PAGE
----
ORF: Smartphone as a digital dummy
Especially for families, smartphones, tablets, Facebook and the like have become a big challenge. I was interviewed by the Austrian Broadcasting Corporation about the sensible and mindful use of digital technology.
How much smartphone and tablet does the family need and tolerate?
The mobile phone is often used to keep the children quiet for a few minutes so that they can at least take a shower in peace, because often there is no other way. A familiar situation for many in their own four walls: The family sits together at the table, no one says anything, everyone looks at the display of their mobile phone. Modern devices can bring all communication to a standstill.
The tablet has become a digital dummy
The digital helpers have meanwhile become - to put it exaggeratedly - something like a babysitter substitute. We are seeing more and more parents with small children who, due to their workload, want to have some peace and quiet. This is understandable when you come home exhausted in the evening and then sit the toddlers in front of the tablet. Of course this method works. It is the digital dummy, so to speak. But all this also has massive side effects on the children. For example, it changes our communication behaviour, how we talk to each other and also how much we talk to each other, says neurobiologist Bernd Hufnagl.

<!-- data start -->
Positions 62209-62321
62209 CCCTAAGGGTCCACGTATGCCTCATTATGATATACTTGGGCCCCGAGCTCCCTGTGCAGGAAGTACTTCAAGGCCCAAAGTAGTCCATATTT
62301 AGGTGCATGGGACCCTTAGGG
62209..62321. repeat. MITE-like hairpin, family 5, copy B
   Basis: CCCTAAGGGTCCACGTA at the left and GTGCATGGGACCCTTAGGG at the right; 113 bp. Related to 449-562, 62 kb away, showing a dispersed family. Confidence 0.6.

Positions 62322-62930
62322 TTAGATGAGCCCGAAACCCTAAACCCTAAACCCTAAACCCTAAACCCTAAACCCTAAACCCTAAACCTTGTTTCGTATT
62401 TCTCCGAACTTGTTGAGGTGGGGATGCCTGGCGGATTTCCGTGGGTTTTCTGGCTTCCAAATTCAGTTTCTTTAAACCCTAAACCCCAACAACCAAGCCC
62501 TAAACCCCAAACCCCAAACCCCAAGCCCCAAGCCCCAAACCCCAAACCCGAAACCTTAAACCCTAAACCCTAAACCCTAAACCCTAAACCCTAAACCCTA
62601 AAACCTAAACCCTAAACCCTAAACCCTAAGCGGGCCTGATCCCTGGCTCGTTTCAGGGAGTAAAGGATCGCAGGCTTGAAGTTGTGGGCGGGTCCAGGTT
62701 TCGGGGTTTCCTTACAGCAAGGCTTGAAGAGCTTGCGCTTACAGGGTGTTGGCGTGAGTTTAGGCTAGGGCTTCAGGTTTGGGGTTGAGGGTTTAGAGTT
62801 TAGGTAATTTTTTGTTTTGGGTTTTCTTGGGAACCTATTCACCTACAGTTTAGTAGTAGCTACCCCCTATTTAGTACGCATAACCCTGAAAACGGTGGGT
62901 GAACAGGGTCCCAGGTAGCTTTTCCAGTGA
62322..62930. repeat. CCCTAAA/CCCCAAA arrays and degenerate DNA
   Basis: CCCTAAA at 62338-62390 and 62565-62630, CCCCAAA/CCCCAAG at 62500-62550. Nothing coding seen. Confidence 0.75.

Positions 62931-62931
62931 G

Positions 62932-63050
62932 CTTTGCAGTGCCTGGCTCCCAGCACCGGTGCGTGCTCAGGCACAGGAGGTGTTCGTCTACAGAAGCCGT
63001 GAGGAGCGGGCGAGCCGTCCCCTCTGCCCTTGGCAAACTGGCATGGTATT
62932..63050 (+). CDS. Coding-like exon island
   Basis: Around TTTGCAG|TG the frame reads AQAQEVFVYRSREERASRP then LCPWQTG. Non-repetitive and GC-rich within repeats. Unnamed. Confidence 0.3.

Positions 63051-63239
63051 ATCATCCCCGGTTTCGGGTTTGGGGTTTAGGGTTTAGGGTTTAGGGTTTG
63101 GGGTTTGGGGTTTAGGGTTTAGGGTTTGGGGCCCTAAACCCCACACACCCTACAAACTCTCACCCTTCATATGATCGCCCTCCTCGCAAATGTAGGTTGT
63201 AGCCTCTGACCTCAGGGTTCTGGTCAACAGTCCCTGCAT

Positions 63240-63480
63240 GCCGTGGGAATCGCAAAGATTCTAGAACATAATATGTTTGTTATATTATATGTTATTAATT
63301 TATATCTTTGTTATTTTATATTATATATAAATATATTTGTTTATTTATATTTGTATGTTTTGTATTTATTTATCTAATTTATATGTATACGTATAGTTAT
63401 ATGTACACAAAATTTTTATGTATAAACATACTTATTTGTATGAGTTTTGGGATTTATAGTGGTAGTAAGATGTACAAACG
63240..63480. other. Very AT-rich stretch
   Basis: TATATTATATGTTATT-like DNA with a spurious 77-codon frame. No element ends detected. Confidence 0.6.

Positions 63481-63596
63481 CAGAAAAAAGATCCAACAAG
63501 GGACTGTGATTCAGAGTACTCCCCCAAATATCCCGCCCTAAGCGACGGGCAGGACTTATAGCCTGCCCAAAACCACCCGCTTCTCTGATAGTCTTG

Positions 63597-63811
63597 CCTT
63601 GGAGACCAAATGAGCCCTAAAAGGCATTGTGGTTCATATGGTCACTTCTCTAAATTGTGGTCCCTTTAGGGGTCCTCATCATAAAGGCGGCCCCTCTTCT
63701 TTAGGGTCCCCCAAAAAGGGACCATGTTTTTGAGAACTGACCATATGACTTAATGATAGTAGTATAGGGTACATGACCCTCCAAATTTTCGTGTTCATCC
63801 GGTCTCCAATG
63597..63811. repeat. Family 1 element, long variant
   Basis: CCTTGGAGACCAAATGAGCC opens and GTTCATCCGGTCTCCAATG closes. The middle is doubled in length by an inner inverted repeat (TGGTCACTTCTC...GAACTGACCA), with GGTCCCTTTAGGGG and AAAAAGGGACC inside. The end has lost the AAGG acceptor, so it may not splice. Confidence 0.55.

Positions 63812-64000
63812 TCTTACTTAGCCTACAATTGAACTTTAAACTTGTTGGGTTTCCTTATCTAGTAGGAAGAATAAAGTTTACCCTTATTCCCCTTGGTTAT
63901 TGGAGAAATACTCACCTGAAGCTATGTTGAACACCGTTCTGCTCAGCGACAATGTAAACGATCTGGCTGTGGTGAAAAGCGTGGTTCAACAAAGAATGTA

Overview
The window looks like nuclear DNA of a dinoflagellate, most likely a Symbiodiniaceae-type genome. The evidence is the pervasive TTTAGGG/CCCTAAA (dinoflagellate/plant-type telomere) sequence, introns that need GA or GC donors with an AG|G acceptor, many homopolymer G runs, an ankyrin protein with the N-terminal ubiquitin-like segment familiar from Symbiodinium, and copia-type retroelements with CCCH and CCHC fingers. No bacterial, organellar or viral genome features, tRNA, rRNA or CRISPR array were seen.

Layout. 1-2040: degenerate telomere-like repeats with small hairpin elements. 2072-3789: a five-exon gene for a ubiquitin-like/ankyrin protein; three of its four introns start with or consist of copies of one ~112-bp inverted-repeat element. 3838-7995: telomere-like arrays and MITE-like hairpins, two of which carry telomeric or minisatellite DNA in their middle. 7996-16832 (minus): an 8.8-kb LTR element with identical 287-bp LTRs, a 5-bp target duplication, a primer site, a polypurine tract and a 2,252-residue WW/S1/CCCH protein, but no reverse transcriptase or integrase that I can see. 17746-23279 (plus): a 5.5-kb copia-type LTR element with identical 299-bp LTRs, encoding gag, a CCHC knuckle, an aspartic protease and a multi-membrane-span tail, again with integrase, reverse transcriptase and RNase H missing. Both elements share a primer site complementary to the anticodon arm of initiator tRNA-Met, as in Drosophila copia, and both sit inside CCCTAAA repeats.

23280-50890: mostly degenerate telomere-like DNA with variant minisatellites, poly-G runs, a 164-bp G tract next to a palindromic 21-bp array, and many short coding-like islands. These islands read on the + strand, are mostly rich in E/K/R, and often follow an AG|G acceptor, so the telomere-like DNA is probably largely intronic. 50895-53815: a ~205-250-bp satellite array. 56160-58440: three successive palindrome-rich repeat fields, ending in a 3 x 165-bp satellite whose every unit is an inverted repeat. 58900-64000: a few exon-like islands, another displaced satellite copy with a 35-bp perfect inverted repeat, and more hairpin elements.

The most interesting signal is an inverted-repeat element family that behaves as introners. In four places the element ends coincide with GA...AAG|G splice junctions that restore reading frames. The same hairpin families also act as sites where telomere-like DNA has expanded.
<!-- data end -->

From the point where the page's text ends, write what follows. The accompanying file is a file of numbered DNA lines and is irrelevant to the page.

The dose of smartphone and toddler
Banning smartphones and tablets from one's own four walls cannot be the solution. Experts recommend being a role model in the use of digital media and not demonising them in general. The dose makes the poison, and I always call proper use brain-friendly. You should teach children from a certain age that the mobile phone is not just a toy, but also a tool, says neurobiologist Hufnagl.
Self-esteem must be developed in children
My contribution to this: The young generation can cope with the new media, often adults would worry about their children for no reason, but basically children should worry about adults when it comes to media. Having a smartphone and tablet is also about self-worth, because in social media there is constant comparison. And that's a very natural instinct to compare yourself to others, but on Instagram there will always be someone prettier, better or richer. That's why it's important that we develop self-worth in our children much earlier than our generation needed to.
We have a family rule: smartphones are forbidden at the dining table - except for the parents.
What should not be forgotten in all the discussions about smartphones and tablets is that six out of ten children will have a job in the future that they cannot yet imagine, and they are already learning the appropriate cultural techniques today.
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